By Ryan Derni

Over the last seven years, CARE has partnered with the Government of Bihar, India with the support from the Bill and Melinda Gates Foundation to dramatically change health outcomes for women, children and families. In 2011, we began testing various innovations across 8 districts, and today we continue to support health system innovation across the entire state through the Technical Support Unit to the Government of Bihar. The scale and scope of the CARE program is enormous – covering all 534 blocks in 38 districts of Bihar and involving at least 400 public sector hospitals and over 200,000 frontline workers to cater consistently and reliably to over 10 million mothers and their babies. The core innovations currently being scaled in Bihar span the facility, community and systems level, aiming to improve quality of care and strengthen the health workforce. Our partnership with the Government of Bihar and statewide scale up of our core innovations has yielded impressive results, such as a drop in the infant mortality rate from 61 to 38 per 1,000 live births between 2005 and 2018, and a drop in the maternal mortality ratio from 312 to 165 per 100,000 live births between 2005 and 2018. More information about our work in Bihar is found on our website.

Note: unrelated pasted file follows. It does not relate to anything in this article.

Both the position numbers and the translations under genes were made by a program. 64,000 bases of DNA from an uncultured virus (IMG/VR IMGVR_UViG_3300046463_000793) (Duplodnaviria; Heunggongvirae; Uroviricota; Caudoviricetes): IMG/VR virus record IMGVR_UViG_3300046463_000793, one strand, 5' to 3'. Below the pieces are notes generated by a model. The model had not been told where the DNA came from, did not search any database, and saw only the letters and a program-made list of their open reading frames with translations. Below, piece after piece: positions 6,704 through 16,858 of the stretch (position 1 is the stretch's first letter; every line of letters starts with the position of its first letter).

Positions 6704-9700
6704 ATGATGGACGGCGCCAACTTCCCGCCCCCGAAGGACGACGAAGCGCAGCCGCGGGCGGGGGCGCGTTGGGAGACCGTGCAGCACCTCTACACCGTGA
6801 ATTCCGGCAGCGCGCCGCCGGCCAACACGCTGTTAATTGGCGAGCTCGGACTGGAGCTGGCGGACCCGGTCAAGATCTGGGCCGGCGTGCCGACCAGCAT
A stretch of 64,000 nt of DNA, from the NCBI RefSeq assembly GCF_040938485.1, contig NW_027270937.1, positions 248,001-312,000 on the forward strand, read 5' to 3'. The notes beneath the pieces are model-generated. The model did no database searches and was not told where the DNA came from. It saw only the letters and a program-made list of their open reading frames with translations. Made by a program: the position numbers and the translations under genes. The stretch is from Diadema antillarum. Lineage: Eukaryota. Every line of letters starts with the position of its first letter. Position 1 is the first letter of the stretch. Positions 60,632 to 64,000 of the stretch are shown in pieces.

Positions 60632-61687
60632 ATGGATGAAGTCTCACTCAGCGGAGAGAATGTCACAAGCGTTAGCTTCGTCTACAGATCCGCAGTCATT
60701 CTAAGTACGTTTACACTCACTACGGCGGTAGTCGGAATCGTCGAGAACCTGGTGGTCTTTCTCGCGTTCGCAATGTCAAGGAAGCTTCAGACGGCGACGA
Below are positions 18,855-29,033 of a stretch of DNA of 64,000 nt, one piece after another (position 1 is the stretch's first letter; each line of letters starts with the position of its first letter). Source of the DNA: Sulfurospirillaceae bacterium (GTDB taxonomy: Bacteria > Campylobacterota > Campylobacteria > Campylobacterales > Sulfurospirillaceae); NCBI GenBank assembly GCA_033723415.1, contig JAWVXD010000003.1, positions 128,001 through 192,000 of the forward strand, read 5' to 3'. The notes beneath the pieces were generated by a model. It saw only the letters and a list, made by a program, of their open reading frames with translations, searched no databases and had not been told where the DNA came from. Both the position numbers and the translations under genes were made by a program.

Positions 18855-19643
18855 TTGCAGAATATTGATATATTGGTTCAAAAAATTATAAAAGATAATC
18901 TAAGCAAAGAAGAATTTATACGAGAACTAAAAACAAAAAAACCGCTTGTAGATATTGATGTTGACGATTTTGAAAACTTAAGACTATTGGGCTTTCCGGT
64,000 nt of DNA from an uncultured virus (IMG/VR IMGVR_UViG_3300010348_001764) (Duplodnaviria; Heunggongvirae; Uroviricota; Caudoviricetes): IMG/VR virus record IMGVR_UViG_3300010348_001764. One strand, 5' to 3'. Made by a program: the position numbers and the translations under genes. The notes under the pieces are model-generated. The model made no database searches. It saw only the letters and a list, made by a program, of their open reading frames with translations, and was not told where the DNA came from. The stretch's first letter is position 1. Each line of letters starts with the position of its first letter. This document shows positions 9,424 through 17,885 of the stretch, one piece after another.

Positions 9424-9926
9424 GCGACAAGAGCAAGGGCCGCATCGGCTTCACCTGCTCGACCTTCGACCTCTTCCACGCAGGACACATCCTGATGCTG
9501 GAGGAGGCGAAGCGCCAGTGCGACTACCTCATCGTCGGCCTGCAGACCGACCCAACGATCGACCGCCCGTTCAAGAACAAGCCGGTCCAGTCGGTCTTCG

As our work continues in Bihar and other parts of India, we also aim to support many more countries that face the same challenge of overcoming poor maternal, child and reproductive health outcomes and have an immense need to build a better health- care system. CARE will share, adapt and scale proven innovations from Bihar through our Learning Exchange for Adaptation and Diffusion (LEAD) program. LEAD is an innovative approach to adaptation and diffusion supported by CARE’s Sexual and Reproductive Health and Rights (SRHR) team and CARE India. This program started in December 2017 and has already experienced small wins such as the adaptation and replication of Bihar innovations in two northeast provinces in Cambodia and plans for adaptation and replication of innovations in Bangladesh and Nepal. LEAD has also helped facilitate cross-learning and experience sharing among our various country offices. Last month a CARE team from the Sunamganj district in Bangladesh and local government officials visited Bihar to better under- stand the referral system and mHealth tool innovation used by frontline health workers. As we look towards the future, we envision LEAD becoming a multi-stake- holder platform within and outside of CARE that sup- ports the diffusion and adaption of SRHR innovations.


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